Arts Programme

Following the closure of Londonewcastles original project space in Shoreditch, after a successful eight years, the new and more intimate Gallery 46 has opened in Summer 2016.

 

We started our Arts Programme because we’re passionate about more than just property. Our aim: to bring London’s creative community and its vacant spaces together, giving new artists a place to showcase their work. If you are interested in exhibiting, please contact: info@londonewcastle.co.uk - Follow the Arts Programme by liking our Facebook page.

BEATRICE BROWN at Gallery 46

Produced on her kitchen table while her children slept, Beatrice Brown’s drawings are a...

Gallery 46 – Whitechapel

46 Ashfield Street, London, E1 2AJ

Gallery 46 in Whitechapel is our new sister gallery to be used as Londonewcastle Project Space. The new space, established through the partnership of Martin J Tickner and Sean McLusky and Fruitmachine founders, Martin Bell & Wai Hung Young breaks fresh ground for the open-source, non-conformist curatorial approach Tickner and McLusky employed at their (rightly) notorious MEN Gallery, in Shoreditch.Housed in a pair of newly renovated Georgian houses in the grounds of Whitechapel Hospital, GALLERY 46 is set over 3 floors and 8 rooms and is a kaleidoscopic addition to Whitechapel’s burgeoning gallery scene and close by its artistic...

Street Art Programme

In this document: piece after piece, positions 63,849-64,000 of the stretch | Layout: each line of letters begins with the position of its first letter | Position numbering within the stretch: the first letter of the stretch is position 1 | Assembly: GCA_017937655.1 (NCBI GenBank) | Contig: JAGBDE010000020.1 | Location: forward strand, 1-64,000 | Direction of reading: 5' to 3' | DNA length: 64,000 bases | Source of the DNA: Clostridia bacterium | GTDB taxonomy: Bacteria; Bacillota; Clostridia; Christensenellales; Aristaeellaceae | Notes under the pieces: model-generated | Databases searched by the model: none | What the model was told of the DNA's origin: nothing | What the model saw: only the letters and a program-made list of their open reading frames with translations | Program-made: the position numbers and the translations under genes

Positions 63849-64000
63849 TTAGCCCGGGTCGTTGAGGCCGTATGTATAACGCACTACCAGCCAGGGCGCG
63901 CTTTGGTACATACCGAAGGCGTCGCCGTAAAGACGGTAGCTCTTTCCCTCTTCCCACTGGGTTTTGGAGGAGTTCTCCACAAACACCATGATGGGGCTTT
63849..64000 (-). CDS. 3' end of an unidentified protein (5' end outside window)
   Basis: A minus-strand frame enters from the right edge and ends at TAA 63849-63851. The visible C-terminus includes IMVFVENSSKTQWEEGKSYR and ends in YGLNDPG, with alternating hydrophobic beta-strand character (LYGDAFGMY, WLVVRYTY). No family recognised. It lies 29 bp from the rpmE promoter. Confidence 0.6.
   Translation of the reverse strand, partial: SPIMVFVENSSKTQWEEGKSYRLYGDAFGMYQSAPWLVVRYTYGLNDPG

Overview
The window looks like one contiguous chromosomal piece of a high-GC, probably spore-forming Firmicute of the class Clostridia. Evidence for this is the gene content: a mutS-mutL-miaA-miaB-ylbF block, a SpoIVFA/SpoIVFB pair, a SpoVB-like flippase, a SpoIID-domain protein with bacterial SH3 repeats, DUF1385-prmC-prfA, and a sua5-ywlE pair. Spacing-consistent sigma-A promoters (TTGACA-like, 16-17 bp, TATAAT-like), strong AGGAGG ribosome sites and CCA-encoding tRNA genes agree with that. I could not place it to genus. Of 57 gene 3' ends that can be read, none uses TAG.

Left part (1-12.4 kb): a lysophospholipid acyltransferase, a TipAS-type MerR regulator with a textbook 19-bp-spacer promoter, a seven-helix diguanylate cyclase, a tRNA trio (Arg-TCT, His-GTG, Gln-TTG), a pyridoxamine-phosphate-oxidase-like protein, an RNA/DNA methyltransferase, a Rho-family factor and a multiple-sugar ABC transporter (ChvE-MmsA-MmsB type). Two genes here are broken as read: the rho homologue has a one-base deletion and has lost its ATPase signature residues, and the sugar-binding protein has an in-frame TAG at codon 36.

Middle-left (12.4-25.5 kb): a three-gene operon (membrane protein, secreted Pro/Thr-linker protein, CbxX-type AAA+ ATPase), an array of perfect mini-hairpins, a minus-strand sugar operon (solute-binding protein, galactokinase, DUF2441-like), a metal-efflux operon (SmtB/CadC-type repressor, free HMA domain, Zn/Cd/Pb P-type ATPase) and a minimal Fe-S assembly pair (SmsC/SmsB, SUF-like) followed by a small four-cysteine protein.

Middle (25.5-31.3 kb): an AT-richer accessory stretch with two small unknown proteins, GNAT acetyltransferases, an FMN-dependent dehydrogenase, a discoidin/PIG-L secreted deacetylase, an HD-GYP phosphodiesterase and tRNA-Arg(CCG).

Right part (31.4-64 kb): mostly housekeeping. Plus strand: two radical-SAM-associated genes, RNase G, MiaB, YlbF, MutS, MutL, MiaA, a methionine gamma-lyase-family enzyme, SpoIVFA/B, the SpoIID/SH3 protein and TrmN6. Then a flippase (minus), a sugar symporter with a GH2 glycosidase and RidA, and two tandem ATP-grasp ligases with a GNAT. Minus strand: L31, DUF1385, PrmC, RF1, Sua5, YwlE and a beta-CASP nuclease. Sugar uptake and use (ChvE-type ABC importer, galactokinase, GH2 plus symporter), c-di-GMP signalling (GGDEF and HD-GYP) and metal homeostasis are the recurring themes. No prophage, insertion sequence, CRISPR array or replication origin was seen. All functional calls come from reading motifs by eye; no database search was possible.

Shoreditch, London

Our Street Art Programme is about turning over large canvases on buildings under our control – during planning and development – to artists, from the internationally renowned to the completely unknown. If you’d like Londonewcastle to showcase your work, contact us...

The Launch Of The Comradettes

23 Jun - 26 Jun 2011

Comradettes is a clothing project inspired by socialist work culture. Created by artist
and designer Eldina Begic, its aim is to shift the perception of manual workers and
production in society. Comradettes encourages people to take pride in utility clothing,
questioning our aspirations and value systems. Drawing on Constructivist ideas, Begic
describes her clothing as “Productivist worksuits”.

Comradettes rejects the fashion industry’s appropriation of workwear, such as denim jeans,
as a form of luxury. Instead, workwear is presented as a means towards a sense of solidarity
and community, challenging the endless expression of individuality through one’s clothes.
Comradettes celebrates the attitude of the uniform, and reprises the idea that clothing can
reflect an ideology.

While traditionally workwear has been designed for men – with women’s workwear
being simply a scaled-down version – Comradettes is specifically designed for women.
Comradettes launches on 22 June with an exhibition of the clothing in an ex-industrial hangar,
the Londonewcastle Depot, in London. All the clothes are tailored, and will be available to
purchase from www.comradettes.com.

Eldina Begic was born in Sarajevo in 1976. Known as a conceptual artist in her homeland,
she moved to London in 2000. She studied art at Saint Martins and design at the Royal
College of Art, and has worked for a number of high profile clients in the design industry.
Comradettes began as a research project investigating worker’s clothing in Eastern Europe
and South America, and draws heavily on her memories of growing up in Communist
former Yugoslavia.